On Sunday morning, August 3, 2014, our friend and colleague Riccardo Quinto passed away after a long illness. He was born in Italy in 1961, and he taught the History of Philosophy at the University of Padua. As a scholar of medieval philosophy and theology, he has published several studies on Stephen Langton and on the Masters of the sacred page. For the series "Auctores Britannici Medii Aevi", he coordinated the critical edition of Stephen Langton's "Quaestiones Theologiae". As a member of the International Medieval Sermon Studies Society, he contributed to the organization of the XII Symposium of the IMSSS (Padua, 2000), and he was co-editor of both Medieval Sermon Studies (Maney Publishing, Leeds) and the series "Sermo: Studies on Patristic, Medieval, and Reformation Sermons and Preaching" (Brepols Publishers, Turnhout). His death leaves a big loss in our hearts and in the international community of medieval sermon studies.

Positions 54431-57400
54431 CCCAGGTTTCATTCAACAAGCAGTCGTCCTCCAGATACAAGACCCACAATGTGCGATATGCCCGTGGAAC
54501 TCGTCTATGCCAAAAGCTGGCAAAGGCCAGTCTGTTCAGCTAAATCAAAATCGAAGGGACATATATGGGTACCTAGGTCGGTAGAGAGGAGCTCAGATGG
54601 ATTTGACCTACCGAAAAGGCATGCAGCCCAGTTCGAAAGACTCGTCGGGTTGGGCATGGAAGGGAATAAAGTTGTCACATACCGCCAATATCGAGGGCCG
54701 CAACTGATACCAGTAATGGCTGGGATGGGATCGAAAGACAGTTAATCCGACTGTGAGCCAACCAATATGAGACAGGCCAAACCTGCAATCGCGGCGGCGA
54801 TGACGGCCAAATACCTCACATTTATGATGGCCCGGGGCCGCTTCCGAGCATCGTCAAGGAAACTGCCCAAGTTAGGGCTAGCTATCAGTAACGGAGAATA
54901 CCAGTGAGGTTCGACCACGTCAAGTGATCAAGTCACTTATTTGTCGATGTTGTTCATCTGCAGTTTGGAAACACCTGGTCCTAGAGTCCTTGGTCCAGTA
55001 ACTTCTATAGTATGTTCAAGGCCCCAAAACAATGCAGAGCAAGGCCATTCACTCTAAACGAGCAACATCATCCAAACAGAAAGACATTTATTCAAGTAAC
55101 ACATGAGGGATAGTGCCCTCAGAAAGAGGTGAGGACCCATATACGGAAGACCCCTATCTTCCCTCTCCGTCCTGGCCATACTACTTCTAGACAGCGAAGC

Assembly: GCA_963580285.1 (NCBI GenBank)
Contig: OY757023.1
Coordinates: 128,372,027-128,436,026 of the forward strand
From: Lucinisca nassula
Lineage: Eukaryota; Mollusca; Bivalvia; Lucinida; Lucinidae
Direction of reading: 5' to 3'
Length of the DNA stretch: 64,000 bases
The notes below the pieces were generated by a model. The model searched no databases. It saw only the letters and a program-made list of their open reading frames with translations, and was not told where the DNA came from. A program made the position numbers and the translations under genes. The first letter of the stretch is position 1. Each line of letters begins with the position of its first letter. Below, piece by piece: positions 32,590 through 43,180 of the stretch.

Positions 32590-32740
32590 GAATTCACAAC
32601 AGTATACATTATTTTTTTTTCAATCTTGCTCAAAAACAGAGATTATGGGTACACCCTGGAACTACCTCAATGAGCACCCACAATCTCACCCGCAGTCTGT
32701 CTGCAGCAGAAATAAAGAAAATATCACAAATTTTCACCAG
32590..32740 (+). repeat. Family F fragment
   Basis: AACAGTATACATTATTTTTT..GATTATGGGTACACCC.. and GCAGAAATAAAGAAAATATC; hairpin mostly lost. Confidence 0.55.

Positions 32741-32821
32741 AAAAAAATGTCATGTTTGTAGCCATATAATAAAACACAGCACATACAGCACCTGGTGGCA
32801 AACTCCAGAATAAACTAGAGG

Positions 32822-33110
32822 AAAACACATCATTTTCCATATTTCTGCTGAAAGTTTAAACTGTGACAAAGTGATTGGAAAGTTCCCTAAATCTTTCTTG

A collection is under way for Riccardo’s widow Hilary and their two children, who are probably in for a rather tight time financially. It is a practical way to show our affection for Riccardo. Anyone who wants to contribute can do so by transferring money into the account of his colleague Giovanni Catapano (University of Padua), who is making the collection:
Bank Name = Cassa di Risparmio del Friuli Venezia Giulia Bank Address = Via Mazzini, 12 - 33170 Pordenone (PN) - Italy Bank Branch = 03056 - Pordenone sede IBAN = IT 89 G 06340 12500 07407800109P BIC = IBSPIT2U
The keyword for the transfer could be ‘Quinto fund’.
For anyone who wants to send an accompanying message, his email is firstname.lastname@example.org
Welcome to the portal of the International Medieval Sermon Studies Society (IMSSS).
The IMSSS promotes and fosters the study of medieval sermons and preaching in Latin and the vernacular languages within their social, literary, religious, intellectual, theological, catechetical, political and historical contexts. The Society also promotes and fosters the study of various artes praedicandi, and theories of preaching derived from them, as well as material used by sermon writers (e.g., Florilegia, commentaries, etc.).